Director: Adam MacDonald
Starring: Nicole Munoz, Laurie Holden & Chloe Rose
Rating: N/A Duration: 90 minutes Release date: 16 April (UK)
The term “low-budget horror” is often tacked onto reviews as a way to get your quote onto a films poster. A term of endearment if you will. It’s normally a mark of a films quality and not something to be used in a detrimental sense. Pyewacket falls into this sub-genre and is director Adam MacDonald’s second feature. There is good here, there is bad and there is a whole lot of waiting.
Patience is most certainly a virtue with Pyewacket, so much so that it could well become the literal definition of a slow-burn. Pyewacket is a frustrating affair. At once hugely promising, and at others it will have you wondering just when something is actually going to happen. Pyewacket avoids the jump scare routine associated with the Blumhouse films and their ilk, and has instead gone for a more measured approach. The frustration being that you question what the purpose is here.
Early on, the film builds upon the relationship between Laurie Holden and Nicole Munoz – a mother and daughter who are struggling with the recent death of their husband & father. The bond between the two is broken – Holden’s mother struggles to interact with her daughter, while Munoz has broken away and formed a new group of friends who are into witchcraft and black metal. The former is the key here, and while her friends dabble in the occult in the hope of getting laid, Munoz has a much more sinister use for it. After moving into the countryside and after sizeable argument with each other, Munoz departs into the woods and summons a demon known as Pyewacket in the hope it will take her mothers life.
The term “be careful what you wish for” could not be more apt here. After performing a ritual in the forest things begin to go bump in the night. Noises are heard in the attic and things soon become very strange. The hook being that the audience does not know whether our young lead is imaging the occurrences or if something very sinister is beginning to take shape. The wonder is really one of the films stronger points and it’s interesting to see her friends disbelieve her pleas and take more than a little offence at the tactics she has taken. The disappointment being that the film takes far too long to get going. This is no It Follows or The Witch, and even at a brisk 90 minutes long Pyewacket is in no hurry to reach its conclusion.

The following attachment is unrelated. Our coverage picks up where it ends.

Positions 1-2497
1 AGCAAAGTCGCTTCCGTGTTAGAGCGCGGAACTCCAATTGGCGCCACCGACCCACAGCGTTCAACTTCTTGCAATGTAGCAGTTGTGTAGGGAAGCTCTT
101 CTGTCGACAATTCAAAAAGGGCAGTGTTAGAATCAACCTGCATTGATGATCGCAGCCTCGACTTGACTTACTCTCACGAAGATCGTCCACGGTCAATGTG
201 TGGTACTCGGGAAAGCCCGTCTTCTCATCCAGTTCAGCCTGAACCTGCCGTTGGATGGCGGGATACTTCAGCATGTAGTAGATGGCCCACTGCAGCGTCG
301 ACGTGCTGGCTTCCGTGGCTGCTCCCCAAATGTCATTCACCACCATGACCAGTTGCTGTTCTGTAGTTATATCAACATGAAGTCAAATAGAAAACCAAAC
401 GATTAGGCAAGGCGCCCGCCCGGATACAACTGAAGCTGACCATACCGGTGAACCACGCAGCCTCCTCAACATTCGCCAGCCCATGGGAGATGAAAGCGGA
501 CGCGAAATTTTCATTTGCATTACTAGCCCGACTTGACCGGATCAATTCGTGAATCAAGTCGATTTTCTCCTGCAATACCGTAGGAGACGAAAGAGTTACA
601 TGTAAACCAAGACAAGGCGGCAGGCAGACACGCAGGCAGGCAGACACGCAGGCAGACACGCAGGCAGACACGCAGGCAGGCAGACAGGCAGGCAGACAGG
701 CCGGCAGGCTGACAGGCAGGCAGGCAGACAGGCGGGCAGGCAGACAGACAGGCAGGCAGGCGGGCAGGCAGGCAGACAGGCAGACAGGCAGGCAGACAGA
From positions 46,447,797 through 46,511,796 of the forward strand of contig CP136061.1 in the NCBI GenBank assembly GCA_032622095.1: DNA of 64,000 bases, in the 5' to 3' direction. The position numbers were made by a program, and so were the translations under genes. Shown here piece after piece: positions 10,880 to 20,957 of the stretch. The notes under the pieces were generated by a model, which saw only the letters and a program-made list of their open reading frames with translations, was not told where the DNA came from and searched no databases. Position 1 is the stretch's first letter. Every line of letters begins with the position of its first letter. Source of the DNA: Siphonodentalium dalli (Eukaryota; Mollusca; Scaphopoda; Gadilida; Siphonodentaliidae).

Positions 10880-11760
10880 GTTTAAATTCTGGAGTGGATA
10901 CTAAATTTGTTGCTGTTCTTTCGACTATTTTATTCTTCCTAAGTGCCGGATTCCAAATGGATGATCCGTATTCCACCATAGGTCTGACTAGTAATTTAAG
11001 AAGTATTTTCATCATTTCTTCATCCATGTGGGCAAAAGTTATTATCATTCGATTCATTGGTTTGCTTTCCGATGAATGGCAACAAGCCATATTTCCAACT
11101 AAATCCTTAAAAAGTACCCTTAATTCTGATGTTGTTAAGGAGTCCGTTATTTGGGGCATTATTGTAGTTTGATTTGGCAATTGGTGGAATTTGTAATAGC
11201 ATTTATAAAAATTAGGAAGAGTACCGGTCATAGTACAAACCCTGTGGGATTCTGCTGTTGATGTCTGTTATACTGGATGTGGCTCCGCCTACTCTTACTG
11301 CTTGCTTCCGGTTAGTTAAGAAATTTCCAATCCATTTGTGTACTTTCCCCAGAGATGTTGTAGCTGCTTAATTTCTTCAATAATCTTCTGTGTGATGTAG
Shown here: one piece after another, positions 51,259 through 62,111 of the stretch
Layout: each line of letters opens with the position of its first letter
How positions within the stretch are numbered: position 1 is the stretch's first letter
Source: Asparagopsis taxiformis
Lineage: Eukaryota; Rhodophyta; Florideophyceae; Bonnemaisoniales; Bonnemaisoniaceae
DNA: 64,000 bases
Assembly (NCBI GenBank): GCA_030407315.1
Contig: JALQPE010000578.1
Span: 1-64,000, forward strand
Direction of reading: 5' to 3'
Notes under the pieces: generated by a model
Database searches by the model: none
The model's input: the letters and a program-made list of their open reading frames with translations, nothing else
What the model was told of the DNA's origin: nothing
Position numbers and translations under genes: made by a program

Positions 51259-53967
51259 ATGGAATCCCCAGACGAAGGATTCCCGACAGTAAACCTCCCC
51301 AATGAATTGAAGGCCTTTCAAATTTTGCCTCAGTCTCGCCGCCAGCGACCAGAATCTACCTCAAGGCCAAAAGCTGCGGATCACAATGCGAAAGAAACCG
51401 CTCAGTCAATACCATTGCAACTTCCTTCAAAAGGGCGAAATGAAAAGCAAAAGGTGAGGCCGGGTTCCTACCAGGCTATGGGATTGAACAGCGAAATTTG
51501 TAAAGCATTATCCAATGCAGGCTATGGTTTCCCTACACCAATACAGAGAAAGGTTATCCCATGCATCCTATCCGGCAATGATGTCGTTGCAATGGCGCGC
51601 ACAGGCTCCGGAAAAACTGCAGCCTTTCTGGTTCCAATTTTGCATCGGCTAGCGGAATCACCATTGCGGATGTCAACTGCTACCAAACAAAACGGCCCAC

Another strong point is Holden and Munoz. Both are highly capable actors and show a great deal of poise here. Their relationship develops and the actors are keen, even if the subject matter is sometimes dealt with a lot less subtlety than they portray in each others roles. As a horror film, Pyewacket must be drawn on how scary it is. When the film reaches its final third, it does become creepy, and the manifestation of Pyewacket is smartly done. The film knows that less is more here & plays well with this technique, and the confrontation in the finale does linger in the mind afterwards.
Problems persist throughout Pyewacket though, and Adam MacDonald doesn’t find the balance he is after. The shame being he has clear potential, but just needs to find the right structure next time round.